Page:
Parliament, Thursday, 11 February 2021 – The Chairperson of the Portfolio Committee on Health, Dr Sibongiseni Dhlomo, told Members of his committee today that since the news broke on the lack of the desired efficacy of AstraZeneca’s vaccine against the 501Y. V2 variant dominant in South Africa, there has been a lot of confusion and indiscriminate panic about the universal safety and efficacy of Covid-19 vaccines.

He said yesterday’s briefing meeting by Minister Dr Zweli Mkhize was convened against that background to afford Members of the committee first-hand information from the Department of Health on the matter. As such, he said: “It is ideal that we afford the department an opportunity to update us on the new development related to the efficacy of AstraZeneca, what will be done with it, what interventions the department will implement to mitigate any adverse effects, public panic or growing mistrust of all vaccines?”

Briefing the committee, Dr Zweli Mkhize said concerns about the efficacy of AstraZeneca have scuppered the rollout plans of the department. He reiterated to the committee that yes, the news about the efficacy of AstraZeneca affected the rollout plans. “And as government we are disappointed by these developments. But we have new rollout plans in place to ensure that vaccines are dispensed to save lives,” he said.

To allay people’s fears, Dr Mkhize reassured the committee that the research results that have been reported in the media do not mean that AstraZeneca is dangerous, but it is just that it is not responsive to our variant. “Before the emergence of our variant, AstraZeneca had around 75% to 77% efficacy rate,” he added.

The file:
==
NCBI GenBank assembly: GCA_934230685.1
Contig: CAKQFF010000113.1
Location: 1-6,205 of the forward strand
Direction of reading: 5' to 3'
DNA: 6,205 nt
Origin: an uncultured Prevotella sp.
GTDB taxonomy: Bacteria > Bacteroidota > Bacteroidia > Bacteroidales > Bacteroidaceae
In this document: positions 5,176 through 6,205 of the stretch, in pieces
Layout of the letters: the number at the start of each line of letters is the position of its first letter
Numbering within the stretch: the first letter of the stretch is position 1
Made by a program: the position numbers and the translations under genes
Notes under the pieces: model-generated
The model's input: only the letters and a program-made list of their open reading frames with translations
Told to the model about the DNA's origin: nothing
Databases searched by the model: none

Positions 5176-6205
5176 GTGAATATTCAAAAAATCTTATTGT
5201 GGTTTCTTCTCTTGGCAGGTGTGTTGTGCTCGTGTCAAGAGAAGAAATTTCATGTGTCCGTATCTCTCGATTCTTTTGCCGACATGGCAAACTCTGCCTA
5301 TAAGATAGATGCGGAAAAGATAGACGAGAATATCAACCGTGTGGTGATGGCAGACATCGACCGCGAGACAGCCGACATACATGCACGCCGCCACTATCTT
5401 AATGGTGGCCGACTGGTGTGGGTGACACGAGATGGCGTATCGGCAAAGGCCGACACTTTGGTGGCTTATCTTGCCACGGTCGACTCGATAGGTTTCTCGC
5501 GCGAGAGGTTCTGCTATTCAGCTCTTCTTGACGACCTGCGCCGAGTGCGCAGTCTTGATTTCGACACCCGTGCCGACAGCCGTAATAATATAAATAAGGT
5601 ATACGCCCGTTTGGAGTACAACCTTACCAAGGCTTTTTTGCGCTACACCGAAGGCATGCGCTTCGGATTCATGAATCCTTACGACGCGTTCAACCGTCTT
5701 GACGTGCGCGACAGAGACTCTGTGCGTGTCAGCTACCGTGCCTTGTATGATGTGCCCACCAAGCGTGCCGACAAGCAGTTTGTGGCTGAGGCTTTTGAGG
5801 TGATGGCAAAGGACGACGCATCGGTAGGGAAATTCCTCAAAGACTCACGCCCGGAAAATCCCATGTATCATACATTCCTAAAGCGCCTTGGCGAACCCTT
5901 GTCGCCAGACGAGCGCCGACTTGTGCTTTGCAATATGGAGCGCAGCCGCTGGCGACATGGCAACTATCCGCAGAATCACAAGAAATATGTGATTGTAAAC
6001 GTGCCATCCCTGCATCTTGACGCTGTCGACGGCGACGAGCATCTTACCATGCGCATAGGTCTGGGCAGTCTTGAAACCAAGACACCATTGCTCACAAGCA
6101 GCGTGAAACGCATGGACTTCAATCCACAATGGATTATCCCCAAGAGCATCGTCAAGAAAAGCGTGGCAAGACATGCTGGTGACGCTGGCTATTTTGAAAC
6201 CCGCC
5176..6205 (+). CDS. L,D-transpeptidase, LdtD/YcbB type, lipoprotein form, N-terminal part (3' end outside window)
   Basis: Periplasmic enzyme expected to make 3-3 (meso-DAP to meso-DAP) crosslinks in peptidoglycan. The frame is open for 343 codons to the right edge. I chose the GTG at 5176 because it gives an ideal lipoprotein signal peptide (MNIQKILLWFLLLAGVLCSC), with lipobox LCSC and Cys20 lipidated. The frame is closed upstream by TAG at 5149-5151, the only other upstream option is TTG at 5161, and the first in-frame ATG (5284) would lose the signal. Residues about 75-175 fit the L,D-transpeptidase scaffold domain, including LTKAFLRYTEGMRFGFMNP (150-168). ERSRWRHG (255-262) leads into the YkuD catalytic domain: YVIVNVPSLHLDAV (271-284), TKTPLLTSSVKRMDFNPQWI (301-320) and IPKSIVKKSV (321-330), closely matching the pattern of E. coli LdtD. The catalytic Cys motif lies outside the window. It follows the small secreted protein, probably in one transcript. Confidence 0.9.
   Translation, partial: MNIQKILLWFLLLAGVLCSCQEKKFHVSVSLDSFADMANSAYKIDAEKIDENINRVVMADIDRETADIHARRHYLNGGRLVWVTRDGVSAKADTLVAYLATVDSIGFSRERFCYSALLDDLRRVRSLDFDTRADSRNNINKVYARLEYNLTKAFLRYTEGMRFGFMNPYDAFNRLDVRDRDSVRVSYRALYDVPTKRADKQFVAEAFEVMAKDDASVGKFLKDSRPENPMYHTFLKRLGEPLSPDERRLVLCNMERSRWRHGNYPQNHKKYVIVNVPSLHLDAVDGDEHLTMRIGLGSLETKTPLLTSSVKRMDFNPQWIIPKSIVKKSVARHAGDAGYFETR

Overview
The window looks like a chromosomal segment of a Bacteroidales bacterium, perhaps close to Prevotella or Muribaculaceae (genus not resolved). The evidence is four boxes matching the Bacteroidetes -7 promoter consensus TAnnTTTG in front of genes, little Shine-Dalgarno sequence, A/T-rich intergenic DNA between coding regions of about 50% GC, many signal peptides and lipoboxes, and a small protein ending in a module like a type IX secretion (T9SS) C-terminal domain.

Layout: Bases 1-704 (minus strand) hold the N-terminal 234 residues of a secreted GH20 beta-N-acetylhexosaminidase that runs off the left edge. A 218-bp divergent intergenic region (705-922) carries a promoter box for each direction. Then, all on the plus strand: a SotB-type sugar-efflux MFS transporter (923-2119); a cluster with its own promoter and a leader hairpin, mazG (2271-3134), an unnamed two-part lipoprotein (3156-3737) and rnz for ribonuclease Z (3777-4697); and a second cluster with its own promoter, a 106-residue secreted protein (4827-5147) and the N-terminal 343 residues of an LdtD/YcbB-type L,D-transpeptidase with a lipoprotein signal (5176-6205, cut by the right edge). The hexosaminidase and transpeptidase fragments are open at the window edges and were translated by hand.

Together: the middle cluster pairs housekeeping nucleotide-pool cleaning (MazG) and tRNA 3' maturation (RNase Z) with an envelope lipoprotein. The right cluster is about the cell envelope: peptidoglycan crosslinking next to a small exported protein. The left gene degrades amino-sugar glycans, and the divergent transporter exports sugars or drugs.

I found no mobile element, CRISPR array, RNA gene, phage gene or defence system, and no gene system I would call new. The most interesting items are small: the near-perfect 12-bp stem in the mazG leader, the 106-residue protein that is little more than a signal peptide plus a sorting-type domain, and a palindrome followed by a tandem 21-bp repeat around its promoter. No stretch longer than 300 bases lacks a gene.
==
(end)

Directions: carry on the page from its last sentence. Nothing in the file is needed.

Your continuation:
He further stated that the South African results of the efficacy of AstraZeneca were still outstanding when the results of its efficacy to South African variant emerged in the media. “Our scientists have done their research studies and were ready to disclose them, but were still tied up by research protocol involved to ensure that their findings were peer reviewed before they could make them public,” he said.

The committee wanted to know how this happened. Dr Mkhize replied: “When we procured AstraZeneca, we procured it on the basis of the universal variant that was in place at the time. And it showed positive results, hence other countries have ordered it for use. Our variant emerged thereafter, at the time the manufacturing of the vaccine was designed accordingly and procurement thereof was done before the variant emerged.”

On what will be done with AstraZeneca, he responded: “Our scientists will do their own study to determine how we will deal with it. But we have officially suspended the distribution of this vaccine for now until a scientific determination is made.”

Members wanted to know, given the recent revelations, what is the department’s intervention? The Minister replied: “We have spoken to Johnson & Johnson, whose vaccine has a 57% efficacy rate to our variant, to afford us a bridging stock that was part of their research trials in order for us to be able to dispense doses to the frontline staff.”

He added: “Johnson & Johnson has assured us that they will afford us those supplies on top of the orders we have placed with them. And we will adjust our rollout plans on receipt of these doses. We will be able to announce the new vaccine rollout plans when we have secured our supplies,” said the Minister.


For media enquiries or interviews with the Chairperson, please contact the Committee’s Media Officer:
Name: Ms Yoliswa Landu
Parliamentary Communication Services
Tel: 021 403 2239
Cell: 081 497 4694